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Archaeology meets genealogy at Niles dig

Published 10:23pm Tuesday, July 27, 2010

Isaiah Zoschke, a Western Michigan University archaeology student, works on "wet screening," a process that separates archaeological material from dirt. Zoschke was one of several WMU students at the Fort St. Joseph adult archaeology camp in Niles. (Daily Star photo/AARON MUELLER)
Isaiah Zoschke, a Western Michigan University archaeology student, works on "wet screening," a process that separates archaeological material from dirt. Zoschke was one of several WMU students at the Fort St. Joseph adult archaeology camp in Niles. (Daily Star photo/AARON MUELLER)

By AARON MUELLER

Niles Daily Star

Isaiah Zoschke’s trip to Niles for the Fort St. Joseph archaeology camp has been more than a history lesson about the fort and the area. It has also been a connection to his family history.

Zoschke, a Western Michigan University student, says his quintuple great-grandfather was Hezekiah Niles, whom the city of Niles was named after. Niles was the editor of the Baltimore-based national news magazine, the Niles Weekly Register. Niles also had a city in Ohio named after him.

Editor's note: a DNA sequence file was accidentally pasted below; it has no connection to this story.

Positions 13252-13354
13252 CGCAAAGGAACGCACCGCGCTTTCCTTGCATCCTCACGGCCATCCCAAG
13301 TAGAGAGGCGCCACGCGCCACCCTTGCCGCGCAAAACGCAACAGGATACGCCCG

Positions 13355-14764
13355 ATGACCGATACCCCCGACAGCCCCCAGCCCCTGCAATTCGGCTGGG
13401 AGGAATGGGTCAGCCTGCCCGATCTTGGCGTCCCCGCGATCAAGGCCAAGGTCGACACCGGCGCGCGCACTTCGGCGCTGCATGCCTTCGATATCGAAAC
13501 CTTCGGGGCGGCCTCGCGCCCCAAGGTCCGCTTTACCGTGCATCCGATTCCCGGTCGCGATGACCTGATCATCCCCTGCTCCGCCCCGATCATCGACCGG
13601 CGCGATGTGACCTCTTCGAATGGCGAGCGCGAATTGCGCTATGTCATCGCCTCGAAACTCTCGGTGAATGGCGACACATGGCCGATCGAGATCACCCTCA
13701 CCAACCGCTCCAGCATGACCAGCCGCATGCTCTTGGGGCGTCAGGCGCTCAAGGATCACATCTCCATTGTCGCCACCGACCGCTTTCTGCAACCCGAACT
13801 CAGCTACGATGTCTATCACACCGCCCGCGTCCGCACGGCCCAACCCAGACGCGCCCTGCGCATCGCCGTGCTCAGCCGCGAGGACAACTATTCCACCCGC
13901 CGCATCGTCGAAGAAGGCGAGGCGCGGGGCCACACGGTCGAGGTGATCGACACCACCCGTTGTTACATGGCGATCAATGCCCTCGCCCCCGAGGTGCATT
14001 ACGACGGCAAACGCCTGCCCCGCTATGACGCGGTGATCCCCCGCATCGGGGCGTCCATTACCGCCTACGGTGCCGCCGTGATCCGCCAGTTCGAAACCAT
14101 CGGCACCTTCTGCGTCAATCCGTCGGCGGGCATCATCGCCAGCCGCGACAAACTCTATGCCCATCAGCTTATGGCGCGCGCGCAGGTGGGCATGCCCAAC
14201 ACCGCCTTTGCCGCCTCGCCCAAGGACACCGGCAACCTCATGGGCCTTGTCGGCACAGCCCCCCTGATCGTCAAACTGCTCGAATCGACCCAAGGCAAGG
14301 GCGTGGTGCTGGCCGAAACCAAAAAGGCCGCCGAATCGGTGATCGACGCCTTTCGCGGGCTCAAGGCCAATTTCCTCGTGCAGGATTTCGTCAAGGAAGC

When Zoschke first told his professor Michael Nassaney, who runs the archaeology camps, about his heritage, Nassaney thought he was joking.

“But then he called it ‘fate.’ I think he used it to rope me into coming to this,” Zoschke said with a laugh.

Zoschke recently visited the Fort St. Joseph Museum and saw a copy of the Niles Weekly Register.

“I had confirmed the history in history books,” he said. “But this confirmed it with my own eyes.”

Zoschke said it has been fun to learn more about his family history while in Niles, calling the coincidence “cosmic almost.”

More than 20 archaeology students, professors and adult campers are participating in this week’s camp at the Fort St. Joseph site. The campers spend time completing book work to learn the basics of archaeology and the history of the fort as well as participating in excavating at the site.

After the adult archaeological camp this week, there will be a camp for junior high students Aug. 2-6. Those interested in the camp can download a registration form at www.fortstjosephmuseum.org or call the museum at (269) 683-4702.

The Fort St. Joseph Archaeology Open House is slated for Aug. 14-15 at the dig, located at the intersection of Fort and Bond streets.

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  • purpleladymom

    Now that is a really cool story!!!!!

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